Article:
I believe if you would have read the content of my whole letter, you have underestimated my grasp of the issues. In fact your response to my letter shows a misreading of my arguments and a sidestepping of the issues I raise. I quote your book throughout, and in fact I have read prior to my original letter "Faith Alone" by RC Sproul. Just because I disagree with the contents of your theology, does not mean I misunderstand it. It is just that this theology does not withstand biblical scrutiny. You misstate my arguments and in fact create a straw man and beat it up, and then proclaim that you have refuted my arguments, without dealing with them in substance. Your statement that one is regenerated by the grace of God and is a new creature in Christ, and the other is a reprobate sinner is not in any way contrary to Catholic doctrine. However, my original statement still stands. One must believe, and thus do, even if it is the grace of God that enables him to do it. The church does not teach that one believes on his own. The regenerated person must believe, and that is a condition of salvation. So it does matter what the person does. The other person who does not believe is under the wrath of God precisely because he does not believe. If it is God's grace that enables one to believe, it is God's grace that enables him to work out his salvation in fear and trembling (Philippians 2:12-13).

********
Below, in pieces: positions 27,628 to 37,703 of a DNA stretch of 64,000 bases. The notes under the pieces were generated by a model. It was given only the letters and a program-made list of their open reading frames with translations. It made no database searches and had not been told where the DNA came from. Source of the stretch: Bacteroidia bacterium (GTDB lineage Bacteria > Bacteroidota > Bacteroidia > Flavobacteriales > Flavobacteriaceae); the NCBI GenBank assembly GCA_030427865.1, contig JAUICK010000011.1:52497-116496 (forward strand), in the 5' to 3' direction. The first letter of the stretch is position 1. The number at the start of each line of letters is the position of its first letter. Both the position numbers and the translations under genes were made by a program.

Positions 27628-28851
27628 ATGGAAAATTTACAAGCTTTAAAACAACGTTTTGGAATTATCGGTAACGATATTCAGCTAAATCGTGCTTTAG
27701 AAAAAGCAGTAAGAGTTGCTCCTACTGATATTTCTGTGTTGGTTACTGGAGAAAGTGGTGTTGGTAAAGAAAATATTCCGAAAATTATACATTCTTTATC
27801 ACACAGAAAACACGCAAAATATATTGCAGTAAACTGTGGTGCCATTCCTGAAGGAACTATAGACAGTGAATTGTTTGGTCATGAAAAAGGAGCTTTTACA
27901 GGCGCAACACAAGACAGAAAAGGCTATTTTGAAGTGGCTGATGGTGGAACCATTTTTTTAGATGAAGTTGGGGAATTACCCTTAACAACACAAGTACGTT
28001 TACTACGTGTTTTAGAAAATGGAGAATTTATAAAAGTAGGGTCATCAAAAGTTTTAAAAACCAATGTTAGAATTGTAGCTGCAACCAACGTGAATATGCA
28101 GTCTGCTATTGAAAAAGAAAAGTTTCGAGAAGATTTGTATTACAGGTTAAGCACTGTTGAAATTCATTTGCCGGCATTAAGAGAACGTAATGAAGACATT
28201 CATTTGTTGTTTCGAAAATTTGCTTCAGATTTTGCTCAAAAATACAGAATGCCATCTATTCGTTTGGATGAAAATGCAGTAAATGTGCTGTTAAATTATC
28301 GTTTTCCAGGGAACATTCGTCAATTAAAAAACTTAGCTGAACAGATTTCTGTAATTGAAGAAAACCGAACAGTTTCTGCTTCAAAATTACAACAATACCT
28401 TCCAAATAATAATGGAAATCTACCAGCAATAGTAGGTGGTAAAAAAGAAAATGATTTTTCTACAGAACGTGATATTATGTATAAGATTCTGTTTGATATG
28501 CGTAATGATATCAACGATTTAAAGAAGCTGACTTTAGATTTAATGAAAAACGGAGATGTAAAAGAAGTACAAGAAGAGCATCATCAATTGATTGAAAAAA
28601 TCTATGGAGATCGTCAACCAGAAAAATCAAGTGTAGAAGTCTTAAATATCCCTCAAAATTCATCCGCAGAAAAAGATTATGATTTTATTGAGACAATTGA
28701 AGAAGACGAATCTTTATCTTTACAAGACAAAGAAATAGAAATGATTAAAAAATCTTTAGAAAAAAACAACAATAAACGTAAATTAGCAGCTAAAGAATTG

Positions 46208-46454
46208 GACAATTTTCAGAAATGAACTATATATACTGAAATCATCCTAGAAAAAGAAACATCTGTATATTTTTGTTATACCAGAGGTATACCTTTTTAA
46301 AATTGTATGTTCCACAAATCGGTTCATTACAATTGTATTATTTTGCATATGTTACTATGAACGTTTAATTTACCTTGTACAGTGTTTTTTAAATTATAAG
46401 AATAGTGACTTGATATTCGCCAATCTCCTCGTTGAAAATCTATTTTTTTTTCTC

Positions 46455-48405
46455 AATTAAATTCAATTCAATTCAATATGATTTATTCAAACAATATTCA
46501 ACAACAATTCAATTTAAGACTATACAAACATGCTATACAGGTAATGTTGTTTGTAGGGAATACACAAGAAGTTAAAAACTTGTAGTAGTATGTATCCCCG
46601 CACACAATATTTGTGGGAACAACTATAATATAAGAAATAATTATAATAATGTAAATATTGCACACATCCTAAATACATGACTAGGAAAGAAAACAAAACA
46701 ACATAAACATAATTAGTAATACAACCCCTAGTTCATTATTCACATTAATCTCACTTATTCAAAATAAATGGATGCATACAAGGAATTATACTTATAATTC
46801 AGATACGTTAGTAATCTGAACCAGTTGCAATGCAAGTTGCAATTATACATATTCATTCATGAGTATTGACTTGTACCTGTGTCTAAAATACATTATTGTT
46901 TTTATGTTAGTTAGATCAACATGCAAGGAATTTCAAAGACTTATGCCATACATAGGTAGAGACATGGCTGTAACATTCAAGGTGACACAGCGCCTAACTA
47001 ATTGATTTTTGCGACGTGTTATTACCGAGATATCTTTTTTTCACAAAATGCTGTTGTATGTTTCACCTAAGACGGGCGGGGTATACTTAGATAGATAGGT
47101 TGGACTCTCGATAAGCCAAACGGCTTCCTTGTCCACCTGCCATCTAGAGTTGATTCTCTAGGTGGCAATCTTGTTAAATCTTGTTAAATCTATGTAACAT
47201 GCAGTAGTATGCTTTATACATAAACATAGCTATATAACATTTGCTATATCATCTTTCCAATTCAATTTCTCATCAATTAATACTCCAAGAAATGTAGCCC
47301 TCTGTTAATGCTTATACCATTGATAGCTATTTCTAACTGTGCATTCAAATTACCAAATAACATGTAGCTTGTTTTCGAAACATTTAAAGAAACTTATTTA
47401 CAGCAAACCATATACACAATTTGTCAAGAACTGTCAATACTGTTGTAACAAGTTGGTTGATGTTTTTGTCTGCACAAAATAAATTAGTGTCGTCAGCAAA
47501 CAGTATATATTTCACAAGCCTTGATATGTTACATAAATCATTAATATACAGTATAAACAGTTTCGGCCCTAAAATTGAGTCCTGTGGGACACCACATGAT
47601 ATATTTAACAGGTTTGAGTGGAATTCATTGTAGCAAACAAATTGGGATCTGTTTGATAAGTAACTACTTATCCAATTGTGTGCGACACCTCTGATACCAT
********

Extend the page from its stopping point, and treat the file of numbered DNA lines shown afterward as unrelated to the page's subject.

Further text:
{You would also agree with Catholics that the only means that this person does have Jesus is Lord is that it is God's sovereign grace at work. One person has faith as an instrument (p. 144) to appropriate that justification. Once that is admitted, then the statement in the above paragraph is shown to be false. God's grace produces faith within the individual, which is the very means of justification. If God's grace is what produces faith, it also is the means to produce works, right in line with the Catholic view of justification. If you admit that it is God's grace that produces faith in the individual, then you must admit that his grace produces works. This radical separation that you create between what God does as opposed to what we do, is therefore not rational.}